• Cartman S.T.
      • Kelly M.L.
      • Hardie K.R.
      • Kansau I.
      • Collignon A.
      • Minton N.P.
      The role of flagella in Clostridium difficile pathogenesis: Comparison between a non-epidemic and an epidemic strain.
      ,
      • Dingle T.C.
      • Mulvey G.L.
      • Armstrong G.D.
      Mutagenic analysis of the Clostridium difficile flagellar proteins, FliC and FliD, and their contribution to virulence in hamsters.
      ), demonstrating a close association between processes involved in motility and colonization, and other major virulence factors. In C. difficile, FliC is modified with unusual glycan modifications (
      • Bouche L.
      • Panico M.
      • Hitchen P.
      • Binet D.
      • Sastre F.
      • Faulds-Pain A.
      • Valiente E.
      • Vinogradov E.
      • Aubry A.
      • Fulton K.
      • Twine S.
      • Logan S.M.
      • Wren B.W.
      • Dell A.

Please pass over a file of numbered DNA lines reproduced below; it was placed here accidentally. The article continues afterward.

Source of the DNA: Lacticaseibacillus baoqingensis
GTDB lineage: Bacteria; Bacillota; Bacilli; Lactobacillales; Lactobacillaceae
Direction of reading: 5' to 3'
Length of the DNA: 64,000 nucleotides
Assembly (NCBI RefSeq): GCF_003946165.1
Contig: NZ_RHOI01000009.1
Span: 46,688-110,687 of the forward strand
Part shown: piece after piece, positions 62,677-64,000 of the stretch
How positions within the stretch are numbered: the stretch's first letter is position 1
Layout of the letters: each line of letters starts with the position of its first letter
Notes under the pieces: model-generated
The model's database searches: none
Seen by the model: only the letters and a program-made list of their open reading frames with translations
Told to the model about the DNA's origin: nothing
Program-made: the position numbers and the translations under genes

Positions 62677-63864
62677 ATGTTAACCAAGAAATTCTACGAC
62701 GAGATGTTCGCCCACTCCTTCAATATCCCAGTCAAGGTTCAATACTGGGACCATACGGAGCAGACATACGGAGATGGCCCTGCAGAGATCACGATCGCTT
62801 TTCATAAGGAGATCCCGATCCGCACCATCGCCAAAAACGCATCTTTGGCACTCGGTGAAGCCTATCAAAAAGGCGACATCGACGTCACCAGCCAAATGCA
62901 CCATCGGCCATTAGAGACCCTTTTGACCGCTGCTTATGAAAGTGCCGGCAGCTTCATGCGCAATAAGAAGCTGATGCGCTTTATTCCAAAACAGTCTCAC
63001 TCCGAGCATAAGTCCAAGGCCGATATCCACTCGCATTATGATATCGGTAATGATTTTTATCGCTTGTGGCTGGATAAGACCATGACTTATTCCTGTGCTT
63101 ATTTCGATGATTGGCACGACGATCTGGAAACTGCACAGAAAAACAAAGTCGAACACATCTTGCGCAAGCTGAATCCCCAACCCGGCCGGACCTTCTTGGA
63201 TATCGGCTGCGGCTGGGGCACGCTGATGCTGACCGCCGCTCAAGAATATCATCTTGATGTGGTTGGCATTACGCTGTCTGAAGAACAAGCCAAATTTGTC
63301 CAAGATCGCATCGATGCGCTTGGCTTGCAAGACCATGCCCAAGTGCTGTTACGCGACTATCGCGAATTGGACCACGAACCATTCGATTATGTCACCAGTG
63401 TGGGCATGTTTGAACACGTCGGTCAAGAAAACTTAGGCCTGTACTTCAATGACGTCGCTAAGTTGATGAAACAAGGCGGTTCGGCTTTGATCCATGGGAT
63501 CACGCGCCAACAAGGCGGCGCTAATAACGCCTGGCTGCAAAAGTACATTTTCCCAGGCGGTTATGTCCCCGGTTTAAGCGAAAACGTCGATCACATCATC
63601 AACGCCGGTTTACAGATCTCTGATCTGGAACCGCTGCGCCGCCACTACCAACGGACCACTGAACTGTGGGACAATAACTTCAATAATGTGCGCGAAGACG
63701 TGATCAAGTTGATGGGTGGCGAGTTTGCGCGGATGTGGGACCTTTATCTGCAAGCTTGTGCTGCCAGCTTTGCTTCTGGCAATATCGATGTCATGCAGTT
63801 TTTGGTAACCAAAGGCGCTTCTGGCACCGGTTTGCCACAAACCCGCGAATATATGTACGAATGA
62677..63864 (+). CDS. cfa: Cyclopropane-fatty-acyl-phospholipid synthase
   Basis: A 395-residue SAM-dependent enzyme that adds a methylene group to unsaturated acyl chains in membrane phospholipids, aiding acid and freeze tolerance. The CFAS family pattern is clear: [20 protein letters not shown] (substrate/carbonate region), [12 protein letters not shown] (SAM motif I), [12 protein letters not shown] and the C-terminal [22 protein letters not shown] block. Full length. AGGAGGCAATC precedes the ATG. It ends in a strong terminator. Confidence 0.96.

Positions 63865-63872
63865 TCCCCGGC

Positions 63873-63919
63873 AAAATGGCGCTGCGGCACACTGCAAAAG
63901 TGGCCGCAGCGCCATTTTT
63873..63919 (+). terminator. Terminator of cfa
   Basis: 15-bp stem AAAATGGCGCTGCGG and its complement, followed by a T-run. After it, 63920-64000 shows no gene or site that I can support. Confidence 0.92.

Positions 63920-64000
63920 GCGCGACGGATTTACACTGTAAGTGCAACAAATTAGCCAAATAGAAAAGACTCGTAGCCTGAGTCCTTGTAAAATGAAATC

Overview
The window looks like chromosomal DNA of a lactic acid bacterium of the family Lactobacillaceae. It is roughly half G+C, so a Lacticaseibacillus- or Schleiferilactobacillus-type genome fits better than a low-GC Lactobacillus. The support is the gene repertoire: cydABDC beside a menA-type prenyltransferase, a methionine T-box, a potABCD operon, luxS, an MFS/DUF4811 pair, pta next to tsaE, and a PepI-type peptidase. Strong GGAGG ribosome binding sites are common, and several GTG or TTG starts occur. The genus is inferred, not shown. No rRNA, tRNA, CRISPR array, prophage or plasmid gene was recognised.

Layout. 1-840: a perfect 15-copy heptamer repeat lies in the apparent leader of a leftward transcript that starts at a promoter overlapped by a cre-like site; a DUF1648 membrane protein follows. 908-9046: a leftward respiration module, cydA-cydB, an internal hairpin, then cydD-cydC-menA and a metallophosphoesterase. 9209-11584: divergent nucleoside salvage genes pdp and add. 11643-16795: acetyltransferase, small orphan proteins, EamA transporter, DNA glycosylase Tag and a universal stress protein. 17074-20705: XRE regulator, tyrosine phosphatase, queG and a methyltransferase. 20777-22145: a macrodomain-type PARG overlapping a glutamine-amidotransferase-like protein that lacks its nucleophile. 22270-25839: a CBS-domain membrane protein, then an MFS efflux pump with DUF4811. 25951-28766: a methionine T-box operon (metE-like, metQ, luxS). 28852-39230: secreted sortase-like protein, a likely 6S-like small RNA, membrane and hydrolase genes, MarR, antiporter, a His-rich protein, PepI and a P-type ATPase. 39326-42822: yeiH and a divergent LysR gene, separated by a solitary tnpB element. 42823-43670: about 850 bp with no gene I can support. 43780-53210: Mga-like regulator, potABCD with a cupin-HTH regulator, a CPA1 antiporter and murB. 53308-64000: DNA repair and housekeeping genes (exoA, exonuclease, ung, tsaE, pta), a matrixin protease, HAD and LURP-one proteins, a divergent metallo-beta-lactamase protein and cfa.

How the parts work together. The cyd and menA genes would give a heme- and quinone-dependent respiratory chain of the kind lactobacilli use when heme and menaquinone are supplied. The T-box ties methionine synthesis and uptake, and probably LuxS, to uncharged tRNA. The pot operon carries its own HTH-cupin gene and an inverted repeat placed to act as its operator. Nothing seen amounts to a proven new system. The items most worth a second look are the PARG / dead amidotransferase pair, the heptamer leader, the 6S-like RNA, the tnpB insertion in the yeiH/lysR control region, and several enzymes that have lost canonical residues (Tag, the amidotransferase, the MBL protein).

• Morris H.R.
      The type B flagellin of hypervirulent Clostridium difficile is modified with novel sulfonated peptidylamido-glycans.
      ,
      • Faulds-Pain A.
      • Twine S.M.
      • Vinogradov E.
      • Strong P.C.
      • Dell A.
      • Buckley A.M.
      • Douce G.R.
      • Valiente E.
      • Logan S.M.
      • Wren B.W.
      The post-translational modification of the Clostridium difficile flagellin affects motility, cell surface properties and virulence.
      ). One of these (type A, Fig. 1), which is also present in the widely used laboratory strain 630Δerm, consists of an O-GlcNAc (to Ser and Thr residues), linked, through a phosphodiester bond, to an N-methyl-l-threonine (
      • Faulds-Pain A.
      • Twine S.M.
      • Vinogradov E.
      • Strong P.C.
      • Dell A.
      • Buckley A.M.
      • Douce G.R.
      • Valiente E.
      • Logan S.M.
      • Wren B.W.
      The post-translational modification of the Clostridium difficile flagellin affects motility, cell surface properties and virulence.